at the Oregon Shakespeare Festival
The Count of Monte Cristo
by Alexandre Dumas
Who knew that a revenge melodrama could be so much fun?
Oregon Shakespeare Festival presents a sharp, finely timed, excellently acted, satisfying evening of a classic payback story written as a book by Alexandre Dumas in 1844 and adapted for the stage as early as 1848.
The version of the play OSF picked to perform is meaningful. This Count stems from an adaption by Charles Fletcher in 1868. The play was further adapted by James O’Neill who bought the rights to produce the play and made a career taking The Count of Monte Cristo from town to town. James was also the father of Eugene O’Neill whose Long Day’s Journey Into Night is running contemporaneously in repertory in Ashland. That play’s father character’s professional career mimicked that of O’Neill’s real-life father, and the dialogue includes references to the actor’s one-hit legacy. OSF’s decision to stage the father’s star vehicle and the son’s classic family tragedy side by side is a neat bit of play picking.
James O’Neill’s Count transformed Dumas’ adventure novel into a more vengeful, emotional piece. Not everyone, including about 1/3 of the OSF audience, likes that direction. O’Neill’s approach was historically derided the December 31, 1887 San Francisco Evening Post News Letter:
In his hands the romantic story Monte Cristo has degenerated into an extravagant melodrama. The romance that amused and interested the intellectual world has become a bit of coarse theatricalism, that pleases only the more ignorant of theatre-goers. (source)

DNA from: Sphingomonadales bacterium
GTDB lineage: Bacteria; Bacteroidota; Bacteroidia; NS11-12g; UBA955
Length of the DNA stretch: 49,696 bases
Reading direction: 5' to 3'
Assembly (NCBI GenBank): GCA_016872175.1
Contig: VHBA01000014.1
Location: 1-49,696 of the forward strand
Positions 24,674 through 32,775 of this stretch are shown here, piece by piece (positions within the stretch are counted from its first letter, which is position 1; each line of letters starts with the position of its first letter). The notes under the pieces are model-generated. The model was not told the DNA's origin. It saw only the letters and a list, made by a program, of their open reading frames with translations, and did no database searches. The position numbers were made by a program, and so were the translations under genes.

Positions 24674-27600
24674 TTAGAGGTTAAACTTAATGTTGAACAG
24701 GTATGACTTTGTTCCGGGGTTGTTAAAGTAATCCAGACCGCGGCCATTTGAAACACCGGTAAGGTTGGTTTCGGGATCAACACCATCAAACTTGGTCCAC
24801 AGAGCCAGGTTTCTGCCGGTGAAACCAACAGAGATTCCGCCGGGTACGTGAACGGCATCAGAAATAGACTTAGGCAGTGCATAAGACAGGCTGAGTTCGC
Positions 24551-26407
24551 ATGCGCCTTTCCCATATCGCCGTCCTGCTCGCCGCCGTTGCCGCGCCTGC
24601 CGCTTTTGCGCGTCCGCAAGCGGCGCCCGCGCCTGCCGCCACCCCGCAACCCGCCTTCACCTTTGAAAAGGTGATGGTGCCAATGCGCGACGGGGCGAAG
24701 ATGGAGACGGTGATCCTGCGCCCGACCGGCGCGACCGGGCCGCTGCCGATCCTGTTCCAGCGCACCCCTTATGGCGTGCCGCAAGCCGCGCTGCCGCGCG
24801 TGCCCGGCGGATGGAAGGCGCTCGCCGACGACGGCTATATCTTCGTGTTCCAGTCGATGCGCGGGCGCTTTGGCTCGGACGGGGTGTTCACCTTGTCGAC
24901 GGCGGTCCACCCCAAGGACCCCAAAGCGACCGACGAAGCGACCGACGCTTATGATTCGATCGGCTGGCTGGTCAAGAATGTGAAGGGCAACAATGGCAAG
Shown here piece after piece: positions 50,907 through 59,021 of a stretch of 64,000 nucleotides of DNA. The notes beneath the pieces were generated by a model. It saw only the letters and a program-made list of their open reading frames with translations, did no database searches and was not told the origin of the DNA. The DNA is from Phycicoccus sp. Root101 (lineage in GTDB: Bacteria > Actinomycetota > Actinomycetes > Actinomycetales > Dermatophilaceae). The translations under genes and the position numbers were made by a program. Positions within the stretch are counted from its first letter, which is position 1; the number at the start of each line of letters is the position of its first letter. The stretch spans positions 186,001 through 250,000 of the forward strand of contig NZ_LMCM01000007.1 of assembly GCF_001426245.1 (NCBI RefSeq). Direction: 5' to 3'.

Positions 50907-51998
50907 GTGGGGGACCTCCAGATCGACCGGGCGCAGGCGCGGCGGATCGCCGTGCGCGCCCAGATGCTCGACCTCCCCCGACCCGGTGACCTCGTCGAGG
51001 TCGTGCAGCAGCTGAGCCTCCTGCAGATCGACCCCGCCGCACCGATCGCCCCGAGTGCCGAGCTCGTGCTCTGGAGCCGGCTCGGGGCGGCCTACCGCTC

Fortunately for me, I am in the 2/3 of people who loved the over-the-stop script.
The melodrama genre demands virtuous heroes, stinky villains, complicated twists and turns, and a happy ending. The production, directed seamlessly by Marcela Lorca, delivers all of these in style.
The character’s asides to the audience and broad actions could easily become overacted, unintentional comedy. In this Count, the pieces instead work together in the framework of the melodrama. There is an inevitability in much of the final moments of the play. The audience knows the bad guys are going to get it. But, it is a satisfying inevitably that fits the structure of the storytelling.
Al Espinosa is strong as Edmond Dantes, aka: the Count. He’s open-faced, clear and believable in his purity.
Indeed, each person on stage is brimming with the characteristic intended: Peter Frechette (the prosecutor) is weakness incarnate, Raffi Barsoumian (Danglars) is greedy treachery personified, and Vilma Silva (Edmond’s fiancee Mercedes) is the picture of honest love. The script may make the characters one dimensional, but the actors fill the stage with the differing personalities and together the cast makes a artistic collage of people.
Richard Elmore (Caderousse the innkeeper) is becoming a reliable, unintentional scene stealer with his perfect character reads and understated — appropriately stated — actions. There are a couple of small Elmore gem moments in the Count which deserve a call out of special appreciation.
Another special thanks to fight director Christopher DuVal. The duels were fun and crisp. We wanted more.
Oregon’s Shakespeare Festival delivered an energetic, accurate, and enjoyable The Count of Monte Cristo. This production is as good a production of the James O’Neill’s adaption of Dumas classic as you’re ever going to see. My advice to the people who were put off by the evening’s style: buy another ticket to Long Day’s Journey into Night and boo and hiss when dad comes on stage.